The above amendments would generally incorporate the previous interpretation of the law into the VAT Act, but in individual cases the clarification in principle at the legislative level may still raise questions, e.g. whether all types of notification give rise to the domestic reverse charge mechanism.
The rules on the applicability of the reduced VAT rate to the sale of residential property, as defined in the VAT Act, would also be amended.
On the one hand, the proposal would incorporate into the VAT Act a provision of a previous government decree that the reduced rate of 5% for specified residential properties applies to sales made before 1 January 2025. On the other hand, the government decree would be amended to extend the applicability of the temporary provision, thus extending the applicability of the reduced VAT rate. Under the transitional provision of the Bill, the reduced VAT rate will apply if the date of sale of the residential property falls between 1 January 2025 and 31 December 2028, provided that the relevant permit has become final by 31 December 2024 or the construction activity subject to simple notification has been notified by 31 December 2024 at the latest. In practice, this would extend the applicability of the reduced VAT rate for all elements compared to the government regulation.
The Proposal also contains provisions on the content of invoices. Under this provision, the amount of VAT charged should only be indicated in HUF on the invoice in the case of invoicing in a foreign currency if the supply of goods or services accompanied by the invoice is taxable in Hungary. This is important, for example, when using the EU’s One Stop Shop (OSS) in Hungary and the individual is in another member state and VAT is to be charged there, it is not reasonable to expect the invoice to include the tax in HUF.
The Proposal also supplements the procedural rules for distance sales where the taxable person opts to declare and pay tax through the EU One Stop Shop (OSS). The new provision would clarify that the one-stop scheme should also apply to the declaration and payment of VAT on intra-Community distance sales to Member States where the taxable person is otherwise established for business purposes, as opposed to services provided to a non-taxable person.
The proposal would also create an obligation to provide information on machine receipts in the case of machine receipts issued by any technical means other than a cash register which has been authorised in advance by the competent authority and would also empower legislation at ministerial level to lay down detailed rules on the general provision of information on receipts and on the use of techniques other than a cash register for issuing machine receipts.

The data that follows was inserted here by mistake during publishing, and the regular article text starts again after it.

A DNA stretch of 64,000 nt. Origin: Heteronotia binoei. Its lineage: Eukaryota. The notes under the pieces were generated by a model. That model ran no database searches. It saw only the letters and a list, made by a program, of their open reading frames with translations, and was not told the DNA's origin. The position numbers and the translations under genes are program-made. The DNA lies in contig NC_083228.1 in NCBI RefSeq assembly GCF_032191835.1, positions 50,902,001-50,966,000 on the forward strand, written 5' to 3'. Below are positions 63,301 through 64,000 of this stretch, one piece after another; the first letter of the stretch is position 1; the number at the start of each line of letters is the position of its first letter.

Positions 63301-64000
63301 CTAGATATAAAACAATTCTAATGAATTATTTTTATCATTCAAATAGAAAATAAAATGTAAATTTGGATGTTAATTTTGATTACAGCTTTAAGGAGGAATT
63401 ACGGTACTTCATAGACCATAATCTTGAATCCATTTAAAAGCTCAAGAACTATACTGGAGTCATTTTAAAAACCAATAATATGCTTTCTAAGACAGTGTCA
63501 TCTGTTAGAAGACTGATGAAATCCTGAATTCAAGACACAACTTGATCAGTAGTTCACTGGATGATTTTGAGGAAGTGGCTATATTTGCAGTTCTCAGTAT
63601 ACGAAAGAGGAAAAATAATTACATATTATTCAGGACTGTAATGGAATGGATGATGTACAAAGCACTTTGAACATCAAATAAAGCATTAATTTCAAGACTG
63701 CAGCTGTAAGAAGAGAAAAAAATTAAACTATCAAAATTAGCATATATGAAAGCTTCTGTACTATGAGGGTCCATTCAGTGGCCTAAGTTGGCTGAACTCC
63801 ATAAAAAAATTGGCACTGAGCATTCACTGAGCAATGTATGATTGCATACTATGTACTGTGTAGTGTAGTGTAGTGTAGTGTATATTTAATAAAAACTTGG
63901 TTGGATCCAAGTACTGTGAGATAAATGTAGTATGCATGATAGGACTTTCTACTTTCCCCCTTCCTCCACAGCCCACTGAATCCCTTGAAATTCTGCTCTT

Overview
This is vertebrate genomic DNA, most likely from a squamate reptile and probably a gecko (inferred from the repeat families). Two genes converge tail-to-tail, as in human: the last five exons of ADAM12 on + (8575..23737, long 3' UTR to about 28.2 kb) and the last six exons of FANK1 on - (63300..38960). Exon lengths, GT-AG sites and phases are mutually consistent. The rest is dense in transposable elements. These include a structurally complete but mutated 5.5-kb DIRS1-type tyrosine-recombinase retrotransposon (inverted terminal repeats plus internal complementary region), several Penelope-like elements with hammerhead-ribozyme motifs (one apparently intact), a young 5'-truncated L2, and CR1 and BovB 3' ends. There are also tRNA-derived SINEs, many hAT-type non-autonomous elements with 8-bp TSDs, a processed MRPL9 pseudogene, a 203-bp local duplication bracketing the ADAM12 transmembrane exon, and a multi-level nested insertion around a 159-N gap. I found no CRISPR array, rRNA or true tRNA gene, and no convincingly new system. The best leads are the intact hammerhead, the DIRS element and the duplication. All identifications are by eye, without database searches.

In addition to the above, the proposal contains a number of provisions concerning the individual VAT exemption.
Among other things, the proposal would stipulate that the individual exemption would not apply to intra-Community distance sales and to distance import sales, so that these receipts would not be included in the threshold for the individual exemption. However, the Proposal would create the possibility for a taxable person who applies the individual VAT exemption to deduct input tax on taxable intra-Community distance sales and on distance import sales, subject to other conditions for deduction.
Finally, it is important to point out that the Proposal would allow the application of the domestic reverse charge mechanism until 31 December 2026 for the goods and services defined in Council Directive 2022/890/EU, including the transfer of a tradable right to emit greenhouse gases, the transfer of emission units, the sale of cereals listed in Annex 6/A to the VAT Act and the sale of metal products listed in Annex 6/B to the VAT Act (unless covered by the special provisions under Chapter XVI).
The Proposal would also change some aspects of the regulatory regime for advertising tax.
With regard to the advertising tax, the Proposal would extend the deadline for the application of the tax rate under the current legislation by one more year, so that the tax rate would be 0% of the tax base until 31 December 2023. In view of this, the issue of the obligation to pay advertising tax, both for the advertisers who order publication and publishers, may be relevant again in another year.
The proposal would introduce clarifications in the interpretative provisions on excise duties and would correct discrepancies resulting from changes in EU legislation.
In this context, the proposal would update the EU legal reference to the exemption certificate and would also amend the definition of marked diesel, which was made necessary by the change in the marking substance agreed at EU level.
EU customs law
The proposal aims to introduce modernising and efficiency-enhancing rules in the area of EU customs law.
In this context, the Proposal would eliminate the notices by posting on noticeboards, which is obsolete, ties up considerable human resources and runs counter to the legislative intention to promote electronic administration and paperless public administration.
The Proposal would specify that the criterion of “frequency of infringement” for the assessment of fines should be considered within a period of one year, i.e. the frequency of the infringement should be assessed by reference to whether a similar infringement has occurred within the year preceding the infringement.
Finally, the proposal would provide for the non-imposition of a fine and a warning to the person concerned in the event of a first offence or omission within one year of its detection in certain cases where a customs penalty may be imposed (such as document retention, accuracy of goods declaration data, etc.).
Corporate income tax